The Hippo


Oct 15, 2019








A previous MLMF Computer Clinic. Courtesy photo.

MLMF Computer Clinic 

Where: Merrimack Public Library, 470 Daniel Webster Hwy. 
When: Saturday, April 2, 9 a.m. to 2 p.m. 
Cost: Admission and all services are free, but donations are appreciated

No more tech troubles
Computer Clinic offers free help with computers and more

By Angie Sykeny

 Whether you have a slow-running computer, don’t understand social media or can’t decide which new mobile device to buy, you can bring all your technology woes to the free Computer Clinic put on by the Michael LoVerme Memorial Foundation on Saturday, April 2, at the Merrimack Public Library. From 9 a.m. to 2 p.m., volunteers will be offering personalized assistance, Q&A sessions and a photo scanning station. 

The Computer Clinic is a tribute to Michael LoVerme, a young man from Merrimack who had a passion for technology and was halfway to earning his master’s degree in computer science when he died in a motorcycle accident in 2012. 
“Mike was the guy everyone went to when they had a computer problem. … He would help out anyone who asked,” said Jeff Christensen, MLMF vice president and chairmen of the Computer Clinic committee. “So, to carry on his legacy, [we] decided to host a free Computer Clinic for the public and say, ‘If you have problems or questions about technology, we’ll have a stockpile of nerds who can help you out.’” 
Around 20 volunteers will be at the clinic, some who work in the technology field and others who are just tech-savvy and want to lend a hand. 
Most of the clinic space will be dedicated to one-on-one consultations where people can sit down with volunteers and get assistance with their computers or devices. 
Some of the computer services volunteers can provide include installing or updating antivirus software, removing spyware, optimizing performance by doing a system cleanup and removing excess programs, and defragmenting disk drives if necessary. The volunteers can’t update your computer’s operating system or repair any hardware issues, but they can give advice about what software to use, how to update your hardware and when you should consider purchasing a new computer. To receive service on your computer, make sure you bring a charger if it’s a laptop, and if it’s a desktop, only bring the tower (the clinic will have monitors and keyboards to hook it up to).  
“A lot of people come because they can’t afford to bring their computer to a regular shop … which may charge $50 an hour to fix it, so we can help them out,” Christensen said. “Sometimes people come just to watch and learn new skills like how to repair computers or remove viruses, and we’re always happy to have someone sit in and learn.”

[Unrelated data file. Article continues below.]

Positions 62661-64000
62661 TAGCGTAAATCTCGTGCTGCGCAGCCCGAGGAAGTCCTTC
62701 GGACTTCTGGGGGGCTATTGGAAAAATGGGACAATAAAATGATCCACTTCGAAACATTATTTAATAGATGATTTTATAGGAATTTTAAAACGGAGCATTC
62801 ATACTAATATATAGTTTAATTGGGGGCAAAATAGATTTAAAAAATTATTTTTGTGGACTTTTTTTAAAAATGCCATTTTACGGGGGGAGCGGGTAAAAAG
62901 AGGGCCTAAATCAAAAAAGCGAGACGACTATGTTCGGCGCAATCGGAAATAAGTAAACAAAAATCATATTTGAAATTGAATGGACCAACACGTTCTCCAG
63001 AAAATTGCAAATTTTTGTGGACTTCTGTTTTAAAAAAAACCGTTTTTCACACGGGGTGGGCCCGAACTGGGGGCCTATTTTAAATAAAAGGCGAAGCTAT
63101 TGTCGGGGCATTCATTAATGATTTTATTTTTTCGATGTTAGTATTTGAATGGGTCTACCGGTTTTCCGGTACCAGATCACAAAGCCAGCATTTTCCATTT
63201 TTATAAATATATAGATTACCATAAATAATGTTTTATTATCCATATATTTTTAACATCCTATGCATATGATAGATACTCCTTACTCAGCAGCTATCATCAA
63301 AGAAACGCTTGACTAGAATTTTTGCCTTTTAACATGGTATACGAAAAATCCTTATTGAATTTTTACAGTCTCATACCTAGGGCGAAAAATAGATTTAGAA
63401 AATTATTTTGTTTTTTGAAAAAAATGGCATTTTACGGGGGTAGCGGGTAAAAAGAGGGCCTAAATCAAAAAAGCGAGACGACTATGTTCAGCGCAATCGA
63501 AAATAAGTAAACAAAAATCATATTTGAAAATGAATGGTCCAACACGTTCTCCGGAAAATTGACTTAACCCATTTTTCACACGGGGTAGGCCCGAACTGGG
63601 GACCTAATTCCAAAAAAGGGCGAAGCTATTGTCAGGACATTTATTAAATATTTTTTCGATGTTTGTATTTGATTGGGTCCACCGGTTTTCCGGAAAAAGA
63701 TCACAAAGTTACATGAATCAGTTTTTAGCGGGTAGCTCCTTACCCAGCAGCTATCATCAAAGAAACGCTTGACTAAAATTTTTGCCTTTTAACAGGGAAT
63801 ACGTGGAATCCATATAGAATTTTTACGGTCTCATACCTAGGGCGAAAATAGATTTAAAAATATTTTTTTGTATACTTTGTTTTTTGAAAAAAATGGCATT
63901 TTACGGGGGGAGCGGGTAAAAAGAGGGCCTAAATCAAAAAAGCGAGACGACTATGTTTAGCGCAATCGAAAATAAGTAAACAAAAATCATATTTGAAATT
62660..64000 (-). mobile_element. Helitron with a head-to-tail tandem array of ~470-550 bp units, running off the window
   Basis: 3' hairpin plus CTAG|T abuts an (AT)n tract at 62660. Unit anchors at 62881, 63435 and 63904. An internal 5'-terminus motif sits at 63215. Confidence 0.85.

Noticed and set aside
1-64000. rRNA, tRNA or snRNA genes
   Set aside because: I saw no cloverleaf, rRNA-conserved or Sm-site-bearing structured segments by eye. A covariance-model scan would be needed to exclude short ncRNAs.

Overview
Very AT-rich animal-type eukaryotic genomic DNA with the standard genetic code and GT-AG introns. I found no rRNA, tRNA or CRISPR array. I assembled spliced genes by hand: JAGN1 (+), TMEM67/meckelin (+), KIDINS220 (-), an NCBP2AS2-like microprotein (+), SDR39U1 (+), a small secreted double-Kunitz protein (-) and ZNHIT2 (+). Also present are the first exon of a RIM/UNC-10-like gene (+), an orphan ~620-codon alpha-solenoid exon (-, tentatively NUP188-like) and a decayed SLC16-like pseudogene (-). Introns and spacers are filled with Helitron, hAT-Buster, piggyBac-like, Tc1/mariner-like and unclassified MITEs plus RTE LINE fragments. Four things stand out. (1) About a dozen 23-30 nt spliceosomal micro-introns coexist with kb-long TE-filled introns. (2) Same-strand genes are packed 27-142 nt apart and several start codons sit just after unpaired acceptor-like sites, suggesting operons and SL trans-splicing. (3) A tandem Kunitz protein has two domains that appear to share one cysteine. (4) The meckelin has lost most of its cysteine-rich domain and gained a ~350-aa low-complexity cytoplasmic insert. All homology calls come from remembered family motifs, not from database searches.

Assistance with computer problems isn’t the only service the volunteers offer. They can also teach you how to navigate certain computer programs, set up an email account and use a smartphone or tablet. 
Media professionals will be operating a photo scanning station where people can create digital copies of their hard copy photographs and learn how to touch them up.
“A lot of people come in with family photos from 50 years ago that they want to put on the computer but don’t know how,” Christensen said. “[The professionals] will show you how to scan your old photos and how to revitalize a photo by touching it up or fixing that wrinkle in it or any other kinds of media editing that technology enables nowadays.” 
Starting at 9:30 a.m., Q&A sessions will be held every half hour. Each session beginning on the hour will be a general Q&A where people can ask any technology questions they have. Sessions beginning at half past the hour will be based on specialized topics, which include Microsoft Office and Google Docs at 9:30 a.m., social media at 10:30 a.m., website and blog development at 11:30 a.m., smartphones and mobile devices at 12:30 p.m., and photo and video editing at 1:30 p.m. 
The Q&As are a new feature of the Computer Clinic this year. Before, there were various presentations held throughout the day, but since MLMF has started hosting monthly technology presentations at the Merrimack Public Library, they decided to replace them at the Computer Clinic with Q&As, to give people a more discussion-based format where they can get advice and answers to their questions. 
Christensen said that, to his knowledge, the Computer Clinic is an “entirely unique” event. 
“There’s others who hold technology classes … but I haven’t seen anyone doing anything like [the Computer Clinic],” he said. “That was actually one of the hurdles we had to overcome. People didn’t know what it was. Now that we’ve introduced the idea … there’s people lined up at the door before we open.”  

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